What Behavioral Differences are There Between Chickens and Turkeys?
The general attitudes and idiosyncrasies of chickens and turkeys are as different as night and day.
Chickens tend to be rather high-strung, and are constantly on the lookout for potential offense or danger, whether it be a hawk or just another chicken trying to steal her food. Turkeys, on the other hand, are much more mellow and relaxed.
Chickens will dart all over the place at the slightest excitement whereas turkeys rarely move anywhere faster than their slow, measured trot unless it is really serious.
This difference in personality is likely what contributes most to the peace between these two very different kinds of birds.
Chickens can get worked up over practically nothing, even toward the turkey, but turkeys will so much of the time just sit back and take it all in stride.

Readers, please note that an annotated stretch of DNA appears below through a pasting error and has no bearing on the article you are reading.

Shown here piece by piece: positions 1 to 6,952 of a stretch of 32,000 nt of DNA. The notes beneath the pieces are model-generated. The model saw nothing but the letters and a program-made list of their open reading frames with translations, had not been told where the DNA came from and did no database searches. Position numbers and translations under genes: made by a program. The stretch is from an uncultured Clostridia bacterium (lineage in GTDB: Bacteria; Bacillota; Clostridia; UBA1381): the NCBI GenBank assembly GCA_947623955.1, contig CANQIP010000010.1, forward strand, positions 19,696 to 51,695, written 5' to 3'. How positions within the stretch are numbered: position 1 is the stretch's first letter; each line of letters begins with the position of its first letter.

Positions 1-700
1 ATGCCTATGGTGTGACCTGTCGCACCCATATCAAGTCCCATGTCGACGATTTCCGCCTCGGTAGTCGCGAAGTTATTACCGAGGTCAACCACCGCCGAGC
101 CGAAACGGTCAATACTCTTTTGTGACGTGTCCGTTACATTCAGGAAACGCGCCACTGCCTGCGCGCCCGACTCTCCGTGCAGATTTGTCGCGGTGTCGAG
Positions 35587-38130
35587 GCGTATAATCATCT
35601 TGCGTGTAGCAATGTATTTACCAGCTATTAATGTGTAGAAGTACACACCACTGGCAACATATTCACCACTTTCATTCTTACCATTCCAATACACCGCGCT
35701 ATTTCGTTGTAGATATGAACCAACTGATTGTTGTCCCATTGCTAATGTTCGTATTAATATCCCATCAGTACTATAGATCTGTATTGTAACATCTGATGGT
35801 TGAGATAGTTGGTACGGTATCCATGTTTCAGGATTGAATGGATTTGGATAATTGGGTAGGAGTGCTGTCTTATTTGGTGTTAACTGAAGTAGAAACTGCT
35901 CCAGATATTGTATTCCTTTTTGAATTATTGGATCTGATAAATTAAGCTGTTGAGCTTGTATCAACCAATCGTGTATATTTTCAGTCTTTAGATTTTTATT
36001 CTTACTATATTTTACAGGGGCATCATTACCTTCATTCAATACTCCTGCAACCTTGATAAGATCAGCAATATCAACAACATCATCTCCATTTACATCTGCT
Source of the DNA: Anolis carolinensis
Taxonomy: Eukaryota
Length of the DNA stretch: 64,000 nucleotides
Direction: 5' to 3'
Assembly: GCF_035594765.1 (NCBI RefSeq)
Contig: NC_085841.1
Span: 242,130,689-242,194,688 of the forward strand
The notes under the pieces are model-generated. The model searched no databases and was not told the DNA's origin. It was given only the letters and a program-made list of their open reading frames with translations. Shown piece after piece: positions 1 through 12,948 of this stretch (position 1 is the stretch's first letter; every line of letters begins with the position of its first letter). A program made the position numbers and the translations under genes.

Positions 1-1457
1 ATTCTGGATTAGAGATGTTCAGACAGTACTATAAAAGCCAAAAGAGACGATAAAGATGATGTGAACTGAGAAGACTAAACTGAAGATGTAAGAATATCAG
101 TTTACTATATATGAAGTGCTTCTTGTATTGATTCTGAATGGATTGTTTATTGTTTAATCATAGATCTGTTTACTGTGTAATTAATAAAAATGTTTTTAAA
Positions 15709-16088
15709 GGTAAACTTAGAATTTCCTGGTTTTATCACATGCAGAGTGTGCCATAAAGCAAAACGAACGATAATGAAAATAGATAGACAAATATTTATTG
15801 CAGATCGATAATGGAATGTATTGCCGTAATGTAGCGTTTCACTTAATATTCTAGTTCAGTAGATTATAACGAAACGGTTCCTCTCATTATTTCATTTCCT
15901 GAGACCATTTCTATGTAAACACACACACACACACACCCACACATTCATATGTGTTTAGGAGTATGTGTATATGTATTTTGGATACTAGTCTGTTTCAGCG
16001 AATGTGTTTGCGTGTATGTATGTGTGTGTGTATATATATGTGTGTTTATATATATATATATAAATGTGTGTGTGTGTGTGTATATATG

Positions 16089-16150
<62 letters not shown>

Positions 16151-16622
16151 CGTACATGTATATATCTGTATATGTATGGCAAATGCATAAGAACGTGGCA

This even-keeled temperament prevents most conflicts from arising between the two species.
And beyond this, turkeys tend to bust up fights between chickens, acting as peacekeepers. They may even be the “alpha” rooster figure if male chickens are present (though they lack the attitude). This behavior is especially prevalent among hen turkeys.
Turkeys Can Help Keep the Flock Safe from Predators
One of the best perks associated with keeping a turkey with your flock is that they can help to ward off predators.
Chickens tend to be on the lookout for danger at all times but their small size makes them vulnerable to just about any land-based predator, from weasels to raccoons to coyotes.
Turkeys, on the other hand, are absolutely massive compared to chickens and can put up quite a fight if need be.
Their size and strength often ward off potential predators before they even have a chance to strike, giving your whole flock a better chance of surviving an attack unscathed.